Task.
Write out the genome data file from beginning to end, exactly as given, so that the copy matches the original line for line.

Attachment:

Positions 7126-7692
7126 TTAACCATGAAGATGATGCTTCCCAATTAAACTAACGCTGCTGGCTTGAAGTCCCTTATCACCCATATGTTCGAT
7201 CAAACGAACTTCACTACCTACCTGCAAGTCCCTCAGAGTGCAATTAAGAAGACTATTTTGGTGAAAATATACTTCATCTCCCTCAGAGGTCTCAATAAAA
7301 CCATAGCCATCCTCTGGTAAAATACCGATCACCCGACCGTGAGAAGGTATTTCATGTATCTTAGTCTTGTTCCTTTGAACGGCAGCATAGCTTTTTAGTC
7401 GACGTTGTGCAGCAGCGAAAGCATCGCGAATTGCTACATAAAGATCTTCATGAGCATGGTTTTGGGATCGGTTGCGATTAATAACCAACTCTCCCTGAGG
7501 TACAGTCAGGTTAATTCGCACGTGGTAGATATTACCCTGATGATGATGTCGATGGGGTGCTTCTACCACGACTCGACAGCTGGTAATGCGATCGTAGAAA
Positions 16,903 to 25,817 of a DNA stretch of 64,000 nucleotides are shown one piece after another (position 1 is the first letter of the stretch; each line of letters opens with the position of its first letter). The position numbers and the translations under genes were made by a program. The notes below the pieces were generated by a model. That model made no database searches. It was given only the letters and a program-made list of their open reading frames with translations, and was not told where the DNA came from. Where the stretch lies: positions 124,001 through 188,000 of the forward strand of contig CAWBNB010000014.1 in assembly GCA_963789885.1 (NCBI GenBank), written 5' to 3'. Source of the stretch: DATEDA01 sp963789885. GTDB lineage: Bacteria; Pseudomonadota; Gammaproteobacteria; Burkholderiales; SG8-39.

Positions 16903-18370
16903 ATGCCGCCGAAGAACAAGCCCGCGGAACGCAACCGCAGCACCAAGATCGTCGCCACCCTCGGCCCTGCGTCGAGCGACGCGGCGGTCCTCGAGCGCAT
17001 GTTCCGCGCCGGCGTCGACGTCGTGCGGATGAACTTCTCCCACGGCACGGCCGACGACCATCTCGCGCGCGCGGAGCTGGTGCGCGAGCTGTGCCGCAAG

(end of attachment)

Positions 7126-7692
7126 TTAACCATGAAGATGATGCTTCCCAATTAAACTAACGCTGCTGGCTTGAAGTCCCTTATCACCCATATGTTCGAT
7201 CAAACGAACTTCACTACCTACCTGCAAGTCCCTCAGAGTGCAATTAAGAAGACTATTTTGGTGAAAATATACTTCATCTCCCTCAGAGGTCTCAATAAAA
7301 CCATAGCCATCCTCTGGTAAAATACCGATCACCCGACCGTGAGAAGGTATTTCATGTATCTTAGTCTTGTTCCTTTGAACGGCAGCATAGCTTTTTAGTC
7401 GACGTTGTGCAGCAGCGAAAGCATCGCGAATTGCTACATAAAGATCTTCATGAGCATGGTTTTGGGATCGGTTGCGATTAATAACCAACTCTCCCTGAGG
7501 TACAGTCAGGTTAATTCGCACGTGGTAGATATTACCCTGATGATGATGTCGATGGGGTGCTTCTACCACGACTCGACAGCTGGTAATGCGATCGTAGAAA
Positions 16,903 to 25,817 of a DNA stretch of 64,000 nucleotides are shown one piece after another (position 1 is the first letter of the stretch; each line of letters opens with the position of its first letter). The position numbers and the translations under genes were made by a program. The notes below the pieces were generated by a model. That model made no database searches. It was given only the letters and a program-made list of their open reading frames with translations, and was not told where the DNA came from. Where the stretch lies: positions 124,001 through 188,000 of the forward strand of contig CAWBNB010000014.1 in assembly GCA_963789885.1 (NCBI GenBank), written 5' to 3'. Source of the stretch: DATEDA01 sp963789885. GTDB lineage: Bacteria; Pseudomonadota; Gammaproteobacteria; Burkholderiales; SG8-39.

Positions 16903-18370
16903 ATGCCGCCGAAGAACAAGCCCGCGGAACGCAACCGCAGCACCAAGATCGTCGCCACCCTCGGCCCTGCGTCGAGCGACGCGGCGGTCCTCGAGCGCAT
17001 GTTCCGCGCCGGCGTCGACGTCGTGCGGATGAACTTCTCCCACGGCACGGCCGACGACCATCTCGCGCGCGCGGAGCTGGTGCGCGAGCTGTGCCGCAAG